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Discussion Starter #1
It came out pretty sweet thanks to PBMF's $8 million dollar bore gauge.

 

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Using it on a BS3 setup? How much cam and valve spring are in it? We haven't had good luck with that style sensor in applications with large load on the camshaft. Depending on the application, they can work great though.
 

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Using it on a BS3 setup? How much cam and valve spring are in it? We haven't had good luck with that style sensor in applications with large load on the camshaft. Depending on the application, they can work great though.
Yeah. We've run this thing in quite a few combos. I'm not sure why cam/spring loads would impact a part that doesn't see any of those loads. Can you elaborate?

~300 on the seat, 750 open, 270's duration, .440 lobe lift.
 

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Yeah. We've run this thing in quite a few combos. I'm not sure why cam/spring loads would impact a part that doesn't see any of those loads. Can you elaborate?

~300 on the seat, 750 open, 270's duration, .440 lobe lift.
You probably won't have any issues with those numbers. The further from the crank that sensor is mounted, the larger the chance to fall out of the 15 degree window for cam/crank advance. There is the slack of the belt/chain/gear drive, the twist of the cam when there are large spring loads, lash between the cam and drive gear, and last on the list is sometimes a poor fit between the shaft and reluctor that add up really quick. Going to a sensor mounted in the cam gear removes three of the four potential problem points for less than $75 and cleans up the back of the manifold in the process. I have seen swings of 12 degrees with the GM drive be reduced to a 3 degree swing the entire run when using a different pickup.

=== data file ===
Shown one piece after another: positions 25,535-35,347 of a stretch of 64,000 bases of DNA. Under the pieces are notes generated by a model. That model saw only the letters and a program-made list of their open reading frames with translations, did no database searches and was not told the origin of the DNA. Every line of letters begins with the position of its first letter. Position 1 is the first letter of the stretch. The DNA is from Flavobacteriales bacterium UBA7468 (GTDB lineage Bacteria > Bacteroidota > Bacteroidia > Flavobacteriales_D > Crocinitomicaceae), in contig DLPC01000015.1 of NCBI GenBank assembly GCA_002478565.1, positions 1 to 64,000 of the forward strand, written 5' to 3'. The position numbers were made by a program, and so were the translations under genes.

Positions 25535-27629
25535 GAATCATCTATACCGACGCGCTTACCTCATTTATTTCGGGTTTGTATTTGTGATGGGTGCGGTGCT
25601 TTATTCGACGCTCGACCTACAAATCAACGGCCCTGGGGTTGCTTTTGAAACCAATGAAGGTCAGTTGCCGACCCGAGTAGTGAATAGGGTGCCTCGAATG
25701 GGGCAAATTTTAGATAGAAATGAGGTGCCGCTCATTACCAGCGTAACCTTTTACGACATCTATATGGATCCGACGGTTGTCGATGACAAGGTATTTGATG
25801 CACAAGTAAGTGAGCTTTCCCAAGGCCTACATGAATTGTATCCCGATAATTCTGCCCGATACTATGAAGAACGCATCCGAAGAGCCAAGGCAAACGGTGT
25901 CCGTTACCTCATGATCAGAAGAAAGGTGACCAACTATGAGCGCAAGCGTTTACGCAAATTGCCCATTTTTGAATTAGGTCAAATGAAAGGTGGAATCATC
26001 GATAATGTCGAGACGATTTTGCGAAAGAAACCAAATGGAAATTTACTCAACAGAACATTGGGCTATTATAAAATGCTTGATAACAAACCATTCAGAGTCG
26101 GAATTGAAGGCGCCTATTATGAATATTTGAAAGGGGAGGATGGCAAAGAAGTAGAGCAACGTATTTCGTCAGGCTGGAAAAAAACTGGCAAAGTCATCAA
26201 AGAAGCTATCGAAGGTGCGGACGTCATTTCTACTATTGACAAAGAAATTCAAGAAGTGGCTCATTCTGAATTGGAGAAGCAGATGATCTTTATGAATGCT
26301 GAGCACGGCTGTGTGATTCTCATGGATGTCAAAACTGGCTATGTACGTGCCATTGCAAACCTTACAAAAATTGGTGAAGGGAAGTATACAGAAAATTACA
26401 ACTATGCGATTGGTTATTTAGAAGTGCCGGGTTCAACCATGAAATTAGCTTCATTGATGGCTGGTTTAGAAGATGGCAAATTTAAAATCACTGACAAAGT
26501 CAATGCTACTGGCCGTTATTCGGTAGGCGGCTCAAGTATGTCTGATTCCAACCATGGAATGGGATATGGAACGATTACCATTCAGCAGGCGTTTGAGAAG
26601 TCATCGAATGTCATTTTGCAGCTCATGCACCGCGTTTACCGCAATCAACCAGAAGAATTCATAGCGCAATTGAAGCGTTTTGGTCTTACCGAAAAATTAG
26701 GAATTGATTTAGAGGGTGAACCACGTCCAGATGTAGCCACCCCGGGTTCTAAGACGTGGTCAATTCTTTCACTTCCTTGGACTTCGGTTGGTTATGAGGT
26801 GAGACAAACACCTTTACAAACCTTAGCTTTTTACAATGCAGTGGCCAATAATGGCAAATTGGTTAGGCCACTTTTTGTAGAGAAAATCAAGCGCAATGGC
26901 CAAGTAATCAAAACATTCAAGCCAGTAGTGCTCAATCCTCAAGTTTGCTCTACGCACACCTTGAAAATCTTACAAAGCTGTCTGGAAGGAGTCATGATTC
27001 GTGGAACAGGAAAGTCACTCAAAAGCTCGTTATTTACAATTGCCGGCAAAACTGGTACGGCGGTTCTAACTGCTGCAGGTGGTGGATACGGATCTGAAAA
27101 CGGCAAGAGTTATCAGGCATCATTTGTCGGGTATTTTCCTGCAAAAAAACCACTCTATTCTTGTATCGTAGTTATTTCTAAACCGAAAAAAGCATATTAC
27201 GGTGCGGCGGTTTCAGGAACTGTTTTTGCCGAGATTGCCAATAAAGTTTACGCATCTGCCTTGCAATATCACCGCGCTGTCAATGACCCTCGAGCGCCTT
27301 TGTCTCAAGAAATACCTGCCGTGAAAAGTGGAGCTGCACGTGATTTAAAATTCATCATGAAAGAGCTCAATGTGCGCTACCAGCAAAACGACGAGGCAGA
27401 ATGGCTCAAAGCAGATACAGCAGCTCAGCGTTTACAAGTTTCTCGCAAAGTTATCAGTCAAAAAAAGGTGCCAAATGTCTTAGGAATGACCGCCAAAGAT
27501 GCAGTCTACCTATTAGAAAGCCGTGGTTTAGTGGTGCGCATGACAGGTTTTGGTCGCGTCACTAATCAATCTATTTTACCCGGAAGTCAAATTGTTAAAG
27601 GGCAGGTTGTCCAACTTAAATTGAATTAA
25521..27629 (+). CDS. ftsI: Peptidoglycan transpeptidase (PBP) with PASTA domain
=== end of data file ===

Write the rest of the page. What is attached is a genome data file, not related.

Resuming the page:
If you are going to use the drive, I would at least recommend to weld the reluctor to the shaft, and machine the drive housing to allow for unlimited positioning of the pickup. Watch that cam/crank advance closely, if it dances around while revving or while holding the engine at a steady high rpm I would get rid of it first thing.
 

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You probably won't have any issues with those numbers. The further from the crank that sensor is mounted, the larger the chance to fall out of the 15 degree window for cam/crank advance. There is the slack of the belt/chain/gear drive, the twist of the cam when there are large spring loads, lash between the cam and drive gear, and last on the list is sometimes a poor fit between the shaft and reluctor that add up really quick. Going to a sensor mounted in the cam gear removes three of the four potential problem points for less than $75 and cleans up the back of the manifold in the process. I have seen swings of 12 degrees with the GM drive be reduced to a 3 degree swing the entire run when using a different pickup.

If you are going to use the drive, I would at least recommend to weld the reluctor to the shaft, and machine the drive housing to allow for unlimited positioning of the pickup. Watch that cam/crank advance closely, if it dances around while revving or while holding the engine at a steady high rpm I would get rid of it first thing.
Yeah we modify them to use a standard dist hold-down with additional adjustment.

Front mount hall effect we used on previous motor was nice but we cam drove the fuel pump on this motor. It swung 3-4 deg max like you've seen. I'll post up results. Thanks for the history so we can watch for any potential problems.
 
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